ClaseMovil is certainly tackling a complicated issue, but the
benefits are real. In Latin America, a lack of education can mean the
difference between subsistence farming and productive citizenship.
Virtual worlds could provide the bridge between farming and financial
security in Latin America.

Moving on Up to the Inner City

Poor learning spaces are not just the problem of Latin America. Disruptive and dangerous learning spaces continue to plague the inner city school systems of America's largest cities due to bare-bones state and federal funding. With virtual technology, students need not be bound by the quality of their classroom any longer – technology exists today capable of supporting a digital classroom
environment, and innovation into the utility of virtual classrooms is ongoing.

Funding shouldn't be used as a crutch for stalling the implementation of virtual worlds. As a nation, we spend nearly $10,000 per student per school year for ineffective teaching methods when large-scale studies of virtual education's feasibility could be carried out on an entire school for a fraction of the cost.

Virtual schooling also allows for closer tracking of performance. As the forward-minded education firm Synaptic Mash is proving, assignments given through computers can be tracked more effectively than paper assignments.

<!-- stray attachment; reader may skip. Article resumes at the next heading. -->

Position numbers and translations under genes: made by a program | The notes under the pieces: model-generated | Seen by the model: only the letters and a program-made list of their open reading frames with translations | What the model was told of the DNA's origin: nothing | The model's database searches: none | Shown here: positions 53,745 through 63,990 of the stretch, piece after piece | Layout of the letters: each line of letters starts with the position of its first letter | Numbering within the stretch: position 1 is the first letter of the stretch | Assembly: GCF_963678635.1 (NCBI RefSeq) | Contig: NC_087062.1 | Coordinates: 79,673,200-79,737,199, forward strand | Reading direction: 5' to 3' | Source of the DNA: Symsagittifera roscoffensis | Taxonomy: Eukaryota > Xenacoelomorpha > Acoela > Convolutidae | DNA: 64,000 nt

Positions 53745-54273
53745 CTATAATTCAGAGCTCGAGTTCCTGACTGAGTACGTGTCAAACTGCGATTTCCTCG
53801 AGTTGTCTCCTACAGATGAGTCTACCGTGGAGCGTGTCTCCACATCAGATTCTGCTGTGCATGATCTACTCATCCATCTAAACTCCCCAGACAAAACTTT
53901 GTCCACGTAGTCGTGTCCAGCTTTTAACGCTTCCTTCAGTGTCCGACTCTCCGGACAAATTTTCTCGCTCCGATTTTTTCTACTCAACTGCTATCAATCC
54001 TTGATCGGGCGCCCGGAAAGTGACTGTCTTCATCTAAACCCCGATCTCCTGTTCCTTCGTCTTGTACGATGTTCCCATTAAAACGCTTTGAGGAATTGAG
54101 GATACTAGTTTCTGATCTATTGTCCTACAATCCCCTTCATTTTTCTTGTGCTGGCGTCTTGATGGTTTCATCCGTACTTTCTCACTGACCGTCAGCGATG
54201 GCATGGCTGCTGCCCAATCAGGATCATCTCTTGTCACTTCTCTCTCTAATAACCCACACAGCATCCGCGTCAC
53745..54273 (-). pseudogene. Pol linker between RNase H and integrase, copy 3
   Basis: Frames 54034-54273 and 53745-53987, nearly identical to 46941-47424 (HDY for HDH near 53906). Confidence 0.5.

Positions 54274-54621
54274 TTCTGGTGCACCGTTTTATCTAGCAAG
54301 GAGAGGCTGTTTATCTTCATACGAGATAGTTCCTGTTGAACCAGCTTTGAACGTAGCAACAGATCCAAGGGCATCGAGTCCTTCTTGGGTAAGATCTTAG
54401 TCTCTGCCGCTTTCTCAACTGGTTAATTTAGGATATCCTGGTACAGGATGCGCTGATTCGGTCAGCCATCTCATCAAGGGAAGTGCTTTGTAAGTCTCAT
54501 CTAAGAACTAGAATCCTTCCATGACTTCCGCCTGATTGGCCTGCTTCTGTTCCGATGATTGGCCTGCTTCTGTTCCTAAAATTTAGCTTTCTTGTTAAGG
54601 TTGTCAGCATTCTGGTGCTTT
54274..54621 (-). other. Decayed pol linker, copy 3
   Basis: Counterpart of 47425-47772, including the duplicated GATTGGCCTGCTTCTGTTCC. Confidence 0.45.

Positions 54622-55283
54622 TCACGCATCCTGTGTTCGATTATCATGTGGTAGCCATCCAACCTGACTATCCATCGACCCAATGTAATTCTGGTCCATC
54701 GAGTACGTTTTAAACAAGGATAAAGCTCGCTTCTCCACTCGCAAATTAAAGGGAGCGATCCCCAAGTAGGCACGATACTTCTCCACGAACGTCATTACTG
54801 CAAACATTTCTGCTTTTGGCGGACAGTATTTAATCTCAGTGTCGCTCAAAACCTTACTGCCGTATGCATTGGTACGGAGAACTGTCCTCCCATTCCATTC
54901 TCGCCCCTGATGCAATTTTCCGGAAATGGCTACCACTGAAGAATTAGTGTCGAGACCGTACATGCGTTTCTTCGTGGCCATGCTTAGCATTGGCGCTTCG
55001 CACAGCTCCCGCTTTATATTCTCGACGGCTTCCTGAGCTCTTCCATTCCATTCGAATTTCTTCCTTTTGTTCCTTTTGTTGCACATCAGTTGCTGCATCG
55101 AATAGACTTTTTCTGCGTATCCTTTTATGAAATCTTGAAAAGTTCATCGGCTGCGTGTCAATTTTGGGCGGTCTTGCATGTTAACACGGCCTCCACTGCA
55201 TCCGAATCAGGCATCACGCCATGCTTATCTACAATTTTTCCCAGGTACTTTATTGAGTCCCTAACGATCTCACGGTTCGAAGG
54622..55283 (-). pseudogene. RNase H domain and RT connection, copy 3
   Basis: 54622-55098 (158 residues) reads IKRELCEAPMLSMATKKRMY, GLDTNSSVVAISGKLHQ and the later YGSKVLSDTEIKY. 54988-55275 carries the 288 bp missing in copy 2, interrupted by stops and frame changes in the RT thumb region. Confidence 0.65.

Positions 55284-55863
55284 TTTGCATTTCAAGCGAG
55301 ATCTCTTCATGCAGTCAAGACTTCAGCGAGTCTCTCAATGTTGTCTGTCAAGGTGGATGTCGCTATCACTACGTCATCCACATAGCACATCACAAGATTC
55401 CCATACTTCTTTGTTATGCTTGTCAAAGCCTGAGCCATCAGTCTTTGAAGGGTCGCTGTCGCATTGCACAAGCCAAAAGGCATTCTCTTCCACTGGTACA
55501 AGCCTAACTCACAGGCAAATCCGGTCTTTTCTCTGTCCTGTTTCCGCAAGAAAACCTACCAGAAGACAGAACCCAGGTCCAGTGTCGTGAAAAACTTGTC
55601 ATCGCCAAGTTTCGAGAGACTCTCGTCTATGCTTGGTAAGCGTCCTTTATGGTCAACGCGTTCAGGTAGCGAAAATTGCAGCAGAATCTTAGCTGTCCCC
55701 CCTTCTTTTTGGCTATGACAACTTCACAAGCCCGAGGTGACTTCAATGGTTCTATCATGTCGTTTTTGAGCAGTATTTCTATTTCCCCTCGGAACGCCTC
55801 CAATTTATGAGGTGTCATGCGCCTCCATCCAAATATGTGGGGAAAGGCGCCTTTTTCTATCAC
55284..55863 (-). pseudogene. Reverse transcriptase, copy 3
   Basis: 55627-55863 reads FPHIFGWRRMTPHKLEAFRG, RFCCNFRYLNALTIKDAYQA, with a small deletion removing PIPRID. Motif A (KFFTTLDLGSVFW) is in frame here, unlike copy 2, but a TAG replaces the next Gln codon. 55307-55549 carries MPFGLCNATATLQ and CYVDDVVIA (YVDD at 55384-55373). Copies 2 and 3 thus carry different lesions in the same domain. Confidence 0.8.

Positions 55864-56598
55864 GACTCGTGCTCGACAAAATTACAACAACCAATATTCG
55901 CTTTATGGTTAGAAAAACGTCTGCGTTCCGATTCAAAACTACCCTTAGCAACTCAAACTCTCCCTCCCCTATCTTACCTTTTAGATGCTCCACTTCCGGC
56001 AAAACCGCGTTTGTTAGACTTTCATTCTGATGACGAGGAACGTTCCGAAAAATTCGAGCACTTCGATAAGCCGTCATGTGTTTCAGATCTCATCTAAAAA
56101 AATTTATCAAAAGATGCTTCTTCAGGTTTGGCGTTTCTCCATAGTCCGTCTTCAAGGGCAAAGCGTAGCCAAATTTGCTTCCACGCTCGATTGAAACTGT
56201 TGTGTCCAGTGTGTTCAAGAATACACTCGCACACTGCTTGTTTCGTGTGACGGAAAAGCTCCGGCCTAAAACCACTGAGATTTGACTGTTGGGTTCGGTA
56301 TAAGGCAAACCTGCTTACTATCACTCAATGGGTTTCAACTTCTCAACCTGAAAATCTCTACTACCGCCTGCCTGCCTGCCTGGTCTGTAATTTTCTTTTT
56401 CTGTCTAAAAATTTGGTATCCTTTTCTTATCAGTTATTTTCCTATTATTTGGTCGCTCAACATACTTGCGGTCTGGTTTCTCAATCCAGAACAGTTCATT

A virtual exam can adjust its questions to focus on problem areas for
individual students instead of tired one-size-fits-all standardized
examination. Virtual classrooms allow an individual instructor to adapt a lesson to every student's learning curve.

There
is no certainty that sending inner-city students to virtual classrooms
instead of the distraction-laden cells of dilapidated brick-and-mortar
schools will make a difference. But it's inexcusable that major pilot
studies haven't been carried out given the cost-effectiveness of
virtual education and the unmitigated failure of previous progressive
education techniques.

In both the developed American north and the developing Latin south, companies are taking unique approaches to expanding education by harnessing the power of currently available virtual tools. No two solutions will be alike, but that's part of the promise. By rejecting the idea that diverse educational problems can be fixed with a one-size-fits-all approach, advocates of the virtual classroom may actually, finally, be moving forward in developing our most precious of assets: children.

One thought on “Virtual Education Advocates Find Support for Innovation Across Continents and Economic Landscapes”

  1. By constitutional determination regarding the educational system, the aforementioned legislation still applies as long as it does not go against the Constitution. This ambiguity is a consequence of the absence of a new Bases and Guidelines Law and characterizes a transition phase until the new law is finally elaborated and enacted. The bill has already been submitted to congress.